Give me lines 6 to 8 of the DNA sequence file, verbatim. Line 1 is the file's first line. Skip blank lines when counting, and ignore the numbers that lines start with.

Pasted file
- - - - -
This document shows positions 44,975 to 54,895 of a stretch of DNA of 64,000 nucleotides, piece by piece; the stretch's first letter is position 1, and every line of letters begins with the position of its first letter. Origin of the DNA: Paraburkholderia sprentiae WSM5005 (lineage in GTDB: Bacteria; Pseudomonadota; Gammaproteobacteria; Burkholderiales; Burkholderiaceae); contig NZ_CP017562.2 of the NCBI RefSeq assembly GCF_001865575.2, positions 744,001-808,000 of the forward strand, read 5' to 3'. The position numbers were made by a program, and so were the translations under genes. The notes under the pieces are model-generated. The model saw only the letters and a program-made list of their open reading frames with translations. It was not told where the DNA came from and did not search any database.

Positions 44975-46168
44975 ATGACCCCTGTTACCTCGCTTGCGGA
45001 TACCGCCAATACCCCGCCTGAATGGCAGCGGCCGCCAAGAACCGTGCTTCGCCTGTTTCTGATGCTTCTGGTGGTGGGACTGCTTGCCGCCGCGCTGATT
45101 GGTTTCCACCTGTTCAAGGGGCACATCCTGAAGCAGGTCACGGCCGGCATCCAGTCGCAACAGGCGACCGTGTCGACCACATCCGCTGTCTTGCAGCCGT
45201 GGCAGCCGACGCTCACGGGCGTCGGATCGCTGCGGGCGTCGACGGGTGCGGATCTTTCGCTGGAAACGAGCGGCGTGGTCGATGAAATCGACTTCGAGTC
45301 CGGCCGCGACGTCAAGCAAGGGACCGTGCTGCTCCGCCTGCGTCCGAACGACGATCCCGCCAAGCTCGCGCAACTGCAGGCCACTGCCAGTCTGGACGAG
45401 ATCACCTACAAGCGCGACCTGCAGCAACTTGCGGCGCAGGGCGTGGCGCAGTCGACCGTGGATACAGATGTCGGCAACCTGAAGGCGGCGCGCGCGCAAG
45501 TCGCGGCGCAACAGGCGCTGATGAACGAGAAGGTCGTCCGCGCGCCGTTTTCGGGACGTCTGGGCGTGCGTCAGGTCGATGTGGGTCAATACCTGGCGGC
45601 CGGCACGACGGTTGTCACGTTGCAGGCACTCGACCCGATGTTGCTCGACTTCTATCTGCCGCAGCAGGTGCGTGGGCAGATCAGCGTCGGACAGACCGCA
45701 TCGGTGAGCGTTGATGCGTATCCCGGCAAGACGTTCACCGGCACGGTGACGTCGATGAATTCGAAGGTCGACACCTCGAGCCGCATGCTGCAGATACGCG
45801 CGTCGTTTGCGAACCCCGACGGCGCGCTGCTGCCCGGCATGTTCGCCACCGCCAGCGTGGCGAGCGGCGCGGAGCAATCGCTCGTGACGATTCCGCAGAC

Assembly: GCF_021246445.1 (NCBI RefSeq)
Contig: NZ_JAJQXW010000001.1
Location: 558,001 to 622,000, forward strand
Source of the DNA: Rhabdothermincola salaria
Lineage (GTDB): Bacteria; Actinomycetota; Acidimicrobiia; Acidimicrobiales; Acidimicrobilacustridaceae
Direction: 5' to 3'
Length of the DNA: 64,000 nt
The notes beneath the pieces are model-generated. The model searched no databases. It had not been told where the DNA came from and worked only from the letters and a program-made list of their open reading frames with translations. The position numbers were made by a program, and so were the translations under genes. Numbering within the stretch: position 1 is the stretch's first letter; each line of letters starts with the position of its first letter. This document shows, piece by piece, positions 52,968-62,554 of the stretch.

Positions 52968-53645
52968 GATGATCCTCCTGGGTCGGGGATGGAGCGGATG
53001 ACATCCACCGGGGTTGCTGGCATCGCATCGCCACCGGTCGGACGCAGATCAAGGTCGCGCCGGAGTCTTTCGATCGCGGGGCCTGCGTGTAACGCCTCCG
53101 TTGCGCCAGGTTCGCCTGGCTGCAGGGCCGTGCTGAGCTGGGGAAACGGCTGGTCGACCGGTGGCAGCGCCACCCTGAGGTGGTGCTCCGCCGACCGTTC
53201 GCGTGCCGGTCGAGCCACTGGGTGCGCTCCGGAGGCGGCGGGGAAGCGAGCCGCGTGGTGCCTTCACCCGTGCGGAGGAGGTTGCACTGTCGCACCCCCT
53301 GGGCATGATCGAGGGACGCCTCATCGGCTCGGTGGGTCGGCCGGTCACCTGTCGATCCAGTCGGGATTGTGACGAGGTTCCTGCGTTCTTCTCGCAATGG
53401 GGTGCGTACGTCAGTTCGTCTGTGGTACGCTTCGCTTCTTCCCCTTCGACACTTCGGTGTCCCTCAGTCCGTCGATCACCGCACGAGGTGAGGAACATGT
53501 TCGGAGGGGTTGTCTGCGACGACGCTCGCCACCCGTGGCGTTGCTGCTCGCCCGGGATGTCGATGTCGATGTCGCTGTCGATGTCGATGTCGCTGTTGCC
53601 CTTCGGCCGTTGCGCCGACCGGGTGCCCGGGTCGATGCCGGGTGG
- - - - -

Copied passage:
45201 GGCAGCCGACGCTCACGGGCGTCGGATCGCTGCGGGCGTCGACGGGTGCGGATCTTTCGCTGGAAACGAGCGGCGTGGTCGATGAAATCGACTTCGAGTC
45301 CGGCCGCGACGTCAAGCAAGGGACCGTGCTGCTCCGCCTGCGTCCGAACGACGATCCCGCCAAGCTCGCGCAACTGCAGGCCACTGCCAGTCTGGACGAG
45401 ATCACCTACAAGCGCGACCTGCAGCAACTTGCGGCGCAGGGCGTGGCGCAGTCGACCGTGGATACAGATGTCGGCAACCTGAAGGCGGCGCGCGCGCAAG